Thousands of blue blubber jellyfish have washed up at an Australian beach, surprising locals and marine experts.
Charlotte Lawson, 24, took photos of the jellyfish at Queensland's Deception Bay after noticing an unusual colour in the water.
"[When] we got closer we realised it was jellyfish," she told the BBC. "It was like bubble wrap across the beach."
Although a common sight on Australia's east coast, the mildly venomous marine stinger is rarely seen in such numbers.
Marine biologist Lisa-Ann Gershwin said she gasped when she saw the pictures.
"It's like wallpaper," she said. "They are just cheek by jowl. They are packed so tightly. It's a sea of blue."
Dr Gershwin said the phenomenon was probably caused by a combination of factors including warmer waters, abundant nutrients and an absence of predators.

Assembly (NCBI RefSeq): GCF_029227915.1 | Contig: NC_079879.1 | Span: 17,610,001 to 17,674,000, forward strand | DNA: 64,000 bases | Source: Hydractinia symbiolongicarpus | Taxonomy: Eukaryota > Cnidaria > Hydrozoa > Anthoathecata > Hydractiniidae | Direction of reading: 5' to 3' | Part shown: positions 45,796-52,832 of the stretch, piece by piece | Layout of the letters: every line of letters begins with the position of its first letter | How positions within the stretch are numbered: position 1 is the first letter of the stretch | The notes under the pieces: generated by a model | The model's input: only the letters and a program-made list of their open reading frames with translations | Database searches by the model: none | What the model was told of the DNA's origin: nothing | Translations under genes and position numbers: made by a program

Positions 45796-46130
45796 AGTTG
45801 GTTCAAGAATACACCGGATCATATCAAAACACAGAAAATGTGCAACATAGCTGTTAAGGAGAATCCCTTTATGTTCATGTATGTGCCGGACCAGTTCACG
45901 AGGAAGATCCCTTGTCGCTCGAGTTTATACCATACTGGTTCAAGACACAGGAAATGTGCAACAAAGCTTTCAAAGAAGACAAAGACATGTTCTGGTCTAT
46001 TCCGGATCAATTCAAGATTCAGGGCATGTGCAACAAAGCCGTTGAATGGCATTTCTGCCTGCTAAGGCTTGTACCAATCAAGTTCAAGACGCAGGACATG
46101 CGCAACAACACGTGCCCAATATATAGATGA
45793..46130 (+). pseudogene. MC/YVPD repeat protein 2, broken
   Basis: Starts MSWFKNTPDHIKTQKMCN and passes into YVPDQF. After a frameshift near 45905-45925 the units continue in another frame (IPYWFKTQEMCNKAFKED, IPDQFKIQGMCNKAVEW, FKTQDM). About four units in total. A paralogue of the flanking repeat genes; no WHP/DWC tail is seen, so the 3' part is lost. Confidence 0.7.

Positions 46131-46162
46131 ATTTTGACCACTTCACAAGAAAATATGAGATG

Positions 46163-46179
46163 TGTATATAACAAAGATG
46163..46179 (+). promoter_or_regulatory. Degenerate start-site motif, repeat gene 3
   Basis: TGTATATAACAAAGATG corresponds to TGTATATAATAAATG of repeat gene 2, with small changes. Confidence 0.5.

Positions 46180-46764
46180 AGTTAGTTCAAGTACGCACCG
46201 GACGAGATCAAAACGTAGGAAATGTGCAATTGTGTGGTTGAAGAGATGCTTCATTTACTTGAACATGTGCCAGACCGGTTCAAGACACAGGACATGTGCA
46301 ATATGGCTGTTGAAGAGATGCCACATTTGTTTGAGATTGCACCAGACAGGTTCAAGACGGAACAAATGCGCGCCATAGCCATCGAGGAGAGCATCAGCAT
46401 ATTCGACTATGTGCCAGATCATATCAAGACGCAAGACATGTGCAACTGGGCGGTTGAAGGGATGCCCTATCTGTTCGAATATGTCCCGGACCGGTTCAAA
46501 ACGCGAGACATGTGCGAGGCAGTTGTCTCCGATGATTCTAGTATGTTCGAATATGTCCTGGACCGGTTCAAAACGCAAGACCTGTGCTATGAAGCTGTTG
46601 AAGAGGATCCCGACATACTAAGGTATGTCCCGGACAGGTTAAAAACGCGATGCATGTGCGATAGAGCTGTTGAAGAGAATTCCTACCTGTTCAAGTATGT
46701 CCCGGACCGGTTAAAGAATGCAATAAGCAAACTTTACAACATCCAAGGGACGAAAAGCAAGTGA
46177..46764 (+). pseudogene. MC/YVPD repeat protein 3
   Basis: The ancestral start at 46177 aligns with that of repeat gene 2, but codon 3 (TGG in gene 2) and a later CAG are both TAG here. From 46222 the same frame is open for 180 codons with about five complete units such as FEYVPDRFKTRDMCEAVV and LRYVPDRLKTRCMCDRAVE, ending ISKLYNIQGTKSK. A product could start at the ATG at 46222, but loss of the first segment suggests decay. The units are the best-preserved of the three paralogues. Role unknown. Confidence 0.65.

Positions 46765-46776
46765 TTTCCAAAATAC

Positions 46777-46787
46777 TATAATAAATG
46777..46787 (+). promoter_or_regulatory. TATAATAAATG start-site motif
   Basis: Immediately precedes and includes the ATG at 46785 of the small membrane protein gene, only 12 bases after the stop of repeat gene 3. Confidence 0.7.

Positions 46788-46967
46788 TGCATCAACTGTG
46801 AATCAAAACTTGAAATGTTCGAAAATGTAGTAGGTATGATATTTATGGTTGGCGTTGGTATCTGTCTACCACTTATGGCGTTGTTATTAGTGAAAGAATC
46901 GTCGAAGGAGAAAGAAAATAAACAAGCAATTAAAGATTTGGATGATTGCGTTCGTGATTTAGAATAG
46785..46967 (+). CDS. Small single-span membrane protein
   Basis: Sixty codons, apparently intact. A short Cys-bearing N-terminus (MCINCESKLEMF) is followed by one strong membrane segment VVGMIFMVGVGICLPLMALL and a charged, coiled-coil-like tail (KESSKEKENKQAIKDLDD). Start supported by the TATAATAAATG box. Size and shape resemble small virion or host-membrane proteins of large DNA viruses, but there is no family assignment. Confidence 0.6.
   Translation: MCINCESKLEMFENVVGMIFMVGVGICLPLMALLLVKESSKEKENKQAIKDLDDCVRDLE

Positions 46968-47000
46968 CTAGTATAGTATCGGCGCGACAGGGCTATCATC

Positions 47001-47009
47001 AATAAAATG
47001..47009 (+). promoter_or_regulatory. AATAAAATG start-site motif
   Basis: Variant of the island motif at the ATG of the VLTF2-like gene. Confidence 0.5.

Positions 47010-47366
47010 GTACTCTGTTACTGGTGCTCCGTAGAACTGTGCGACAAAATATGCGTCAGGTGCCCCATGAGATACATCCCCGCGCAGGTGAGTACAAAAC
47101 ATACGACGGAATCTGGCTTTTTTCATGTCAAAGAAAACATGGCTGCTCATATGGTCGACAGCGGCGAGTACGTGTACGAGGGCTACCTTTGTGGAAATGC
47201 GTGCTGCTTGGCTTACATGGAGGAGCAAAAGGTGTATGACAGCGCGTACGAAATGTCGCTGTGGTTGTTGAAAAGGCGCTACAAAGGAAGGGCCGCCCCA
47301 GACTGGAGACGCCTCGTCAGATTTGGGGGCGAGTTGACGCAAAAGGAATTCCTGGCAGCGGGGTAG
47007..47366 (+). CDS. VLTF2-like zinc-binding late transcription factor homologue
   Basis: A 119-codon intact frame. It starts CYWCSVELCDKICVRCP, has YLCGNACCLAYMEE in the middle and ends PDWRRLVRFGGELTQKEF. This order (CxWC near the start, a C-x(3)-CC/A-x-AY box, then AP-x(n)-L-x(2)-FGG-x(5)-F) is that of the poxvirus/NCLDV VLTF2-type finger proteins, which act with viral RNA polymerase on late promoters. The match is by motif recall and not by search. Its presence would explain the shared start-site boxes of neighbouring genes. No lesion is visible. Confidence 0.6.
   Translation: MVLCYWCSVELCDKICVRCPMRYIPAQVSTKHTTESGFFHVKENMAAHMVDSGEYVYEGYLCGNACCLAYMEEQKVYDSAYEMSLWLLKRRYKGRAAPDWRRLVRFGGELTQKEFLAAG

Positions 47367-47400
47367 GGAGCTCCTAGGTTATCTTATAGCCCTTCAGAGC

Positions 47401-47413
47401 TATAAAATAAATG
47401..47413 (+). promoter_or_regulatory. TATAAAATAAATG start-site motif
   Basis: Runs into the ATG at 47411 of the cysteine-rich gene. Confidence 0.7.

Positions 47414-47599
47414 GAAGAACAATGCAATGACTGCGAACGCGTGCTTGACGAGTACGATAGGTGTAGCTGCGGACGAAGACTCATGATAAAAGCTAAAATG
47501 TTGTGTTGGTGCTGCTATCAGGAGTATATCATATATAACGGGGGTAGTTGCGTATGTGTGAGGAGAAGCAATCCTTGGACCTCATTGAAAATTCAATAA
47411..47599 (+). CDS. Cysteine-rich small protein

Northerly winds and tide conditions may have also contributed, she said.
Ms Lawson said she had never seen so many jellyfish. They had started to smell "pretty rank", attracting complaints from locals, she said.
Dr Gershwin said she expected the jellyfish to dry out on the sand and be eaten by birds.
Others species washing up
The Sunshine Coast Daily reported that recent strong north-easterly winds had contributed to a spike in jellyfish sightings.
According to Surf Life Saving Queensland, more than 22,800 swimmers were treated for stings by another jellyfish species, the bluebottle, on the Sunshine Coast from 1 December to 31 January.
Dr Dan Capps said he treated three dogs for stings at his Sunshine Coast veterinary clinic at the weekend.
"We've had a prevalence of bluebottle jellyfish and other fire-type stingers on the Sunshine Coast," Dr Capps told the BBC.
"Some dogs have been eating them and its a very painful experience for them."